The model has been designed and engineered in Sweden. It has an electrified powertrain and be built on modular architecture shared with Volvo’s forthcoming XC40.
The 01 is claimed to have a premium specification and to “address the needs and preferences of the new global and connected generation”. Lynk&Co's 01s will always be connected to the internet and to their own cloud. A standard 'share' button will let owners control, monitor and share their cars via a smartphone or from the car.
The new marque’s design philosophy has been developed at Geely Design in Sweden, led by group executive vice president and former Volvo design boss Peter Horbury. Designers say their aim was to create a strong personality that captures both European and Chinese genes.
“The design brief was simple,” said Andreas Nilsson, head of design. “Our car needed to stand out from the crowd and appeal to a global audience. Our users will be extremely tech-savvy. Our interior design reflects this and feels familiar in the context of new technology.”
The 01 is likely to have a range of transverse, front-mounted engines from Volvo’s family of 2.0-litre four-cylinder and 1.5-litre triples. Member of the board of directors for Geely and Volvo Carl-Peter Forster confirmed to Autocar that a plug-in hybrid version will follow soon after, with electric drive for both axles.
This suggests the drive systems will be derived from Volvo hybrid models, of which the XC40 sends electric drive to the front wheels and the larger XC90 to the rear wheels.
Transmissions are either six-speed manuals or seven-speed dual-clutch automatics.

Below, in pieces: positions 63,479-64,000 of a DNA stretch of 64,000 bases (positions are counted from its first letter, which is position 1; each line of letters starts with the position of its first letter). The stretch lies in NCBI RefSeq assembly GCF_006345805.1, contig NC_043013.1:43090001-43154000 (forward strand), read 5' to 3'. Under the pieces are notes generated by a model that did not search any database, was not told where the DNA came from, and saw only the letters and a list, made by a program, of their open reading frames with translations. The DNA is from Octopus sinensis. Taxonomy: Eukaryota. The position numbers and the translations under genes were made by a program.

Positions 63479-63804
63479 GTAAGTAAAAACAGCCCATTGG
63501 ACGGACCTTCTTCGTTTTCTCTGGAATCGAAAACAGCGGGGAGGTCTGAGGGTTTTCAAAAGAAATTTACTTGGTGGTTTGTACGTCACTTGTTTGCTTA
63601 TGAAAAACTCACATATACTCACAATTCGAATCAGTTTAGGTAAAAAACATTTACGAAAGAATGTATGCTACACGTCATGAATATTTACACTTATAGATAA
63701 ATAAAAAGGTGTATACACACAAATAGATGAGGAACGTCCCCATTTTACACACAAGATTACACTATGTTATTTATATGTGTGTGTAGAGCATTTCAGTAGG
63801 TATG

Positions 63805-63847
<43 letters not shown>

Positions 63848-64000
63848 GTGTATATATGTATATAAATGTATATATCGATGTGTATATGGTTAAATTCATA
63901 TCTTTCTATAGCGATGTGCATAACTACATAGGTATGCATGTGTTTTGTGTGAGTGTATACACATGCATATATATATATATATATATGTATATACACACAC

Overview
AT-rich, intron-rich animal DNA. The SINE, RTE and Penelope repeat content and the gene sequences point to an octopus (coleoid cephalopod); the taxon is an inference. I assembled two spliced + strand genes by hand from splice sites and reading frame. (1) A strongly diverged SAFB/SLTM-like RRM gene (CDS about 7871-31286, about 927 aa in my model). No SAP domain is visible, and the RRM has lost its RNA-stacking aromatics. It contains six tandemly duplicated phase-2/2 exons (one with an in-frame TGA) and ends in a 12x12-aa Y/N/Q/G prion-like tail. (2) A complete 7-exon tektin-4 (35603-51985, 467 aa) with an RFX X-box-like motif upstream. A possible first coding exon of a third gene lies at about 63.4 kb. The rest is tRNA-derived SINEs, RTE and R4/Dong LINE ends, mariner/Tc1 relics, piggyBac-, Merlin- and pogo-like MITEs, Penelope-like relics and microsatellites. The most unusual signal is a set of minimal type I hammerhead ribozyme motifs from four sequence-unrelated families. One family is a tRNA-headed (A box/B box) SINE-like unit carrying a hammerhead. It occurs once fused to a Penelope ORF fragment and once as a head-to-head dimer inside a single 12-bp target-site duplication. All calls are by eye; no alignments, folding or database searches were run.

The car measures 4.6m long. Lynk&Co said its wheelbase is comparably long, given the SUV's overall length, because the Chinese market really cares about rear cabin space and less about boot capacity.
As with all Lynk&Co models that will follow – and 02 and 03 models are already being mentioned – the 01’s creators say they aim to challenge current preferences within the motor industry.
“Our industry has been refining design and engineering successfully for decades,” said senior vice president Alain Visser, “but not so much the distribution and ownership model. Our customers’ values and preferences have evolved dramatically. It is time for us to step into the future.”
Eventually, Lynk&Co will offer “a premium, state-of-the-art range of cars at the most accessible price points,” said Visser, who has held top-level European sales positions at Vauxhall-Opel and Ford. “We will challenge and redesign every link in the chain.”
The Lynk&Co range will be closely related to Volvo's in order to improve Volvo's economies of scale. Geely and Volvo believe the platform underpinning it will have the versatility of Volkswagen's MQB architecture but be more affordable.
Rather than offering traditional trim levels, Lynk&Co will have fixed-price equipment collections that draw inspiration from contemporary fashion and technology sectors.
The new 01 SUV will have an open API (application programming interface), which will essentially allow outside developers to “enrich the automotive experience” of the 01 with new ideas of their own.
An important part of the Lynk&Co challenge, said Visser, is to offer customers a new route to market that features direct contact with the manufacturer, along with personalised services and hassle-free-ownership. “Our aim is to enrich and simplify ownership by redefining how cars are bought, owned, connected, serviced and used,” he said.
Lynk&Co believes the subsequent arrival of the 02 and 03 will build towards “a full range” whose straightforward model names reflect the brand’s idea of simplifying and challenging industry conventions.
The new models won’t neglect dynamic qualities, according to R&D boss Mats Fagerhag, who runs a shared Geely-Volvo R&D centre called CEVT (China Euro Vehicle Technology). The 01 has been benchmarked against good SUV competitors. “We have developed state-of-the-art cars that are strong, lightweight, efficient, fun to drive,” Fagerhag said.
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First drive: Lynk&Co 01 prototype